‘Civil War’ Review: One Nation Under Garland

Aaron Neuwirth reviews Civil War, an effective dystopian action drama from director Alex Garland, who details how a Second American Civil War in a fractured country could play out in an alternate version of our reality.
User Rating: 8

Bang! Pow! No, those aren’t the thundering sounds of gunfire and explosions from the nifty IMAX presentation of Alex Garland’s Civil War. I’m thinking more of the alarms going off all over the internet upon seeing the first trailer for this film. In the divided age America is currently living in, would a film that focuses on the plausible idea of a second American Civil War occurring in an alternate, not-too-distant future cause even more strife within the country? Beyond the notion that it’s just a movie, and literal riots are no more likely to occur than when certain critics were worried about the effect of Spike Lee’s Do the Right Thing or, more fittingly, when potential outrage was predicted for Todd Phillips’ Billion-dollar hit film Joker, Civil War is too withdrawn, narratively, to really build to that sort of fever pitch. That said, the film is still a technical marvel, combining sight and sound in brutally gorgeous ways, and placing many good elements within the frame throughout.

Assembled to play as a dystopian action drama, the film is set in a near future where a multiparty Civil War has engulfed the entire nation. Little information about this war is given (A24 had to provide a helpful map), aside from understanding that the President of the United States (Nick Offerman) leads the Loyalist States against the Western Forces of a united California and Texas (a key reminder that this is a work of fiction).

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Kirsten Dunst and Wagner Moura star as members of the press. Dunst’s Lee is a renowned war photojournalist who gets a new tagalong in the form of Jessie (Cailee Spaeny), an aspiring photographer. She and Stephen McKinley Henderson’s Sammy, another journalist, join the other journalists on a road trip to reach Washington D.C., where they hope to get an interview with the President before this whole thing ends in one way or another.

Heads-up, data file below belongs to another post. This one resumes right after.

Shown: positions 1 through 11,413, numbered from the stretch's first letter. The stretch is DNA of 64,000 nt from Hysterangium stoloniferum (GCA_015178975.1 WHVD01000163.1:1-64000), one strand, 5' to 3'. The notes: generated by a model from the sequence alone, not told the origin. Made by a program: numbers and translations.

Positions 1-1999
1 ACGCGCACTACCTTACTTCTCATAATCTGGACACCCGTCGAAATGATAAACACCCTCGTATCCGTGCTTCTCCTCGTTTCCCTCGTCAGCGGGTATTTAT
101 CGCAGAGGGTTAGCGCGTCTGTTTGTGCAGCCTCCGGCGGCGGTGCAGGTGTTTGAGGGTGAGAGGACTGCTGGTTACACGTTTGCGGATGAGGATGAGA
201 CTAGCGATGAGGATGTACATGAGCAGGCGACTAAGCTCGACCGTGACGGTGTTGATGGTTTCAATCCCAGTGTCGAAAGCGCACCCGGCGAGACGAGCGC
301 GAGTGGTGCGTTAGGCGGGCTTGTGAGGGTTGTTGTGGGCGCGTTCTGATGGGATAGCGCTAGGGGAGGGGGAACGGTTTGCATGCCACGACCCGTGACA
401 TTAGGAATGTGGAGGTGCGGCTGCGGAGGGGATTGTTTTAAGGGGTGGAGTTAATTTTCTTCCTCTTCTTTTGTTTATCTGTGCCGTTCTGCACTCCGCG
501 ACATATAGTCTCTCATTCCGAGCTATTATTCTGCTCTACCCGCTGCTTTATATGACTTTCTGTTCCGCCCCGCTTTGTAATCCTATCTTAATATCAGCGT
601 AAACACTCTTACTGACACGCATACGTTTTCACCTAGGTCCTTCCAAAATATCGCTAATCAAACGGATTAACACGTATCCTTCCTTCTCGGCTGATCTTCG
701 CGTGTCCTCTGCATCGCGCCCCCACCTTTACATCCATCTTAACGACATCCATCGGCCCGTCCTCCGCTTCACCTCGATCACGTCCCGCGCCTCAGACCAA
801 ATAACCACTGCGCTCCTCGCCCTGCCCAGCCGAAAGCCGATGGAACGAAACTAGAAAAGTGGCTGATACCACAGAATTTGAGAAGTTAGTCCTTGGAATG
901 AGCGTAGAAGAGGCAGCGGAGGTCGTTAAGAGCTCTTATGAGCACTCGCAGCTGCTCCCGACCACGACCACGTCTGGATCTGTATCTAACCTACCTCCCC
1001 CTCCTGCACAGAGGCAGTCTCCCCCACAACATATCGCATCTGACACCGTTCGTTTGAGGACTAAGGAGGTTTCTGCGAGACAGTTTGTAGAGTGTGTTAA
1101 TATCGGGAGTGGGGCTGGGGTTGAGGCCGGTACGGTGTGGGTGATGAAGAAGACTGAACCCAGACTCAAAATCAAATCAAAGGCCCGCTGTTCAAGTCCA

While Garland’s previous directed films, Ex Machina and Annihilation, are brimming with ideas that challenge ideas of humanity in literal ways, Civil War feels more of a piece with his previous, most divisive film, Men. None of these efforts are lacking in craft, atmosphere, or quality of performance, but these past two are aiming for something both visceral and allegorical. Men was a provocative and not-too-subtle look at toxic masculinity. Civil War, however, is set on taking a polarized nation to a specific and terrifying outcome.

With that in mind, Garland is a Brit looking at things from the outside. That’s not to say he has no position here regarding how to put this sort of escalation on display, far from it. However, the natural wonder of where this is all going, what this specific story has to offer, and if a deliberate side is chosen becomes pertinent. Is Garland attempting to enlighten the audience with a nuanced take rooted in the point of view of those simply looking to capture the story on camera? Or maybe he’s just mocking various establishments by showing what happens when you watch them eat themselves alive based on unseen events that brought this war upon them.

If I have a frustration with this otherwise very affecting and intense feature, it’s how determined the film is not to take much of a stand. Yes, various audience members will absolutely look at specific scenarios depicted in the movie and have their own individual ruling on what Civil War is all about, who certain characters or parts of the country represent, and so on. Still, little is going on in the grand scheme of things. Nothing is mentioned about policy. Troops largely dress the same. The movie is purposely ambiguous about many of its admittedly thought-provoking ideas and concepts. Even the one heavily advertised scene featuring Jesse Plemons as an intimidating soldier holding a rifle, asking, “What kind of American are you?” features as a sequence that can be inserted into anything and have the same desired effect (though that sequence is riveting).